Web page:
Anaglyph images can be created from the nadir channel of the High Resolution Stereo Camera (HRSC), which looks vertically down at Mars, and one of the four stereo channels, which are directed obliquely towards the surface. Using red/blue (cyan) or red/green glasses gives a three-dimensional impression of the landscape. North is to the right in the image. The high resolution of 16 metres per pixel enables even small differences in altitude to be seen, for example in the deposits that the ice flow (glacier) have left behind in Reull Vallis, the striking valley system in the centre of the image, or in the surrounding mountains and craters.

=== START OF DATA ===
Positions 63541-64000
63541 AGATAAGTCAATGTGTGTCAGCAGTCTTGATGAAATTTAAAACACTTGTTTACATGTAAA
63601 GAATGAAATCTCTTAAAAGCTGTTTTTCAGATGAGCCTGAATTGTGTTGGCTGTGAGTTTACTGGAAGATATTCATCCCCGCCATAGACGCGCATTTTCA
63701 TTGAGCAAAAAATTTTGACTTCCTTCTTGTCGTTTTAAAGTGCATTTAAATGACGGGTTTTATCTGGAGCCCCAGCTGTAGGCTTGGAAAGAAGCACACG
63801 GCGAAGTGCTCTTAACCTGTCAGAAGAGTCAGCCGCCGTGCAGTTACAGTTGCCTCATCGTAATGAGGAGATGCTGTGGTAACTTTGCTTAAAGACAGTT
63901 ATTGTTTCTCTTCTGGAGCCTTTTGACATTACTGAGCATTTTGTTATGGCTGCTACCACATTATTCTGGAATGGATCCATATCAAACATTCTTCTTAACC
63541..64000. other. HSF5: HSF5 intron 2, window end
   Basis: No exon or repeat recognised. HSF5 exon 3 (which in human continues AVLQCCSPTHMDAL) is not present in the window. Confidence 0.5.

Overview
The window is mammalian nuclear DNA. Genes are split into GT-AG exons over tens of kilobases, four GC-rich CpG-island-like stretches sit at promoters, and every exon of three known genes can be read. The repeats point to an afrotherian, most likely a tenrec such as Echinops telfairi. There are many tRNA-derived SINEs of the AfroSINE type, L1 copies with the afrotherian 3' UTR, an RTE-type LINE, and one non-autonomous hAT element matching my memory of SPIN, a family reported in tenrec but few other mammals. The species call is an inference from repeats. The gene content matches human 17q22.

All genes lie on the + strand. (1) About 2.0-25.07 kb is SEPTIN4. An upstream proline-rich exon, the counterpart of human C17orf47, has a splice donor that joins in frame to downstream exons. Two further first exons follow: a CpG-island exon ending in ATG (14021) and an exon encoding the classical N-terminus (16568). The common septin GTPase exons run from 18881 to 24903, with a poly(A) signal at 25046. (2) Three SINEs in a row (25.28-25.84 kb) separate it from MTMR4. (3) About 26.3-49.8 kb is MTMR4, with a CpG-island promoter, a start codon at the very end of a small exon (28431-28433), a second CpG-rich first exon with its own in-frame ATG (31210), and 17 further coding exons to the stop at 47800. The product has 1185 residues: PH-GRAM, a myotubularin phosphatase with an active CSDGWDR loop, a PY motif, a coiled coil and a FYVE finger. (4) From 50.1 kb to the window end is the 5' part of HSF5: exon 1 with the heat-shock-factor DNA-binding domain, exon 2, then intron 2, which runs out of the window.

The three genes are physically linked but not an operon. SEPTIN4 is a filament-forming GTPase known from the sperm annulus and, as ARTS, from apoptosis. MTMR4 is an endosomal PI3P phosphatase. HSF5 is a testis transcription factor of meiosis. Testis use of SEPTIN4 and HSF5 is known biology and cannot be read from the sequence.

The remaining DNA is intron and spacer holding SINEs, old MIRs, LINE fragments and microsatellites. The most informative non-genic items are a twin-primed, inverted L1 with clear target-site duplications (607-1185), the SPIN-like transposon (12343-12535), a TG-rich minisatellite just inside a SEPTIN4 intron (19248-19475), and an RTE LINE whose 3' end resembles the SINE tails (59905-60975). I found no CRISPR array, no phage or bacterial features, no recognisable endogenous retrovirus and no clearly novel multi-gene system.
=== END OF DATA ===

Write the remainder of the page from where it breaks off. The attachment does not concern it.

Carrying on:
As a joint undertaking by DLR, ESA and FU Berlin, the Mars Express HRSC images are published under a Creative Commons licence since December 2014: ESA/DLR/FU Berlin, CC BY-SA 3.0 IGO. This licence will also apply to all HRSC images released to date.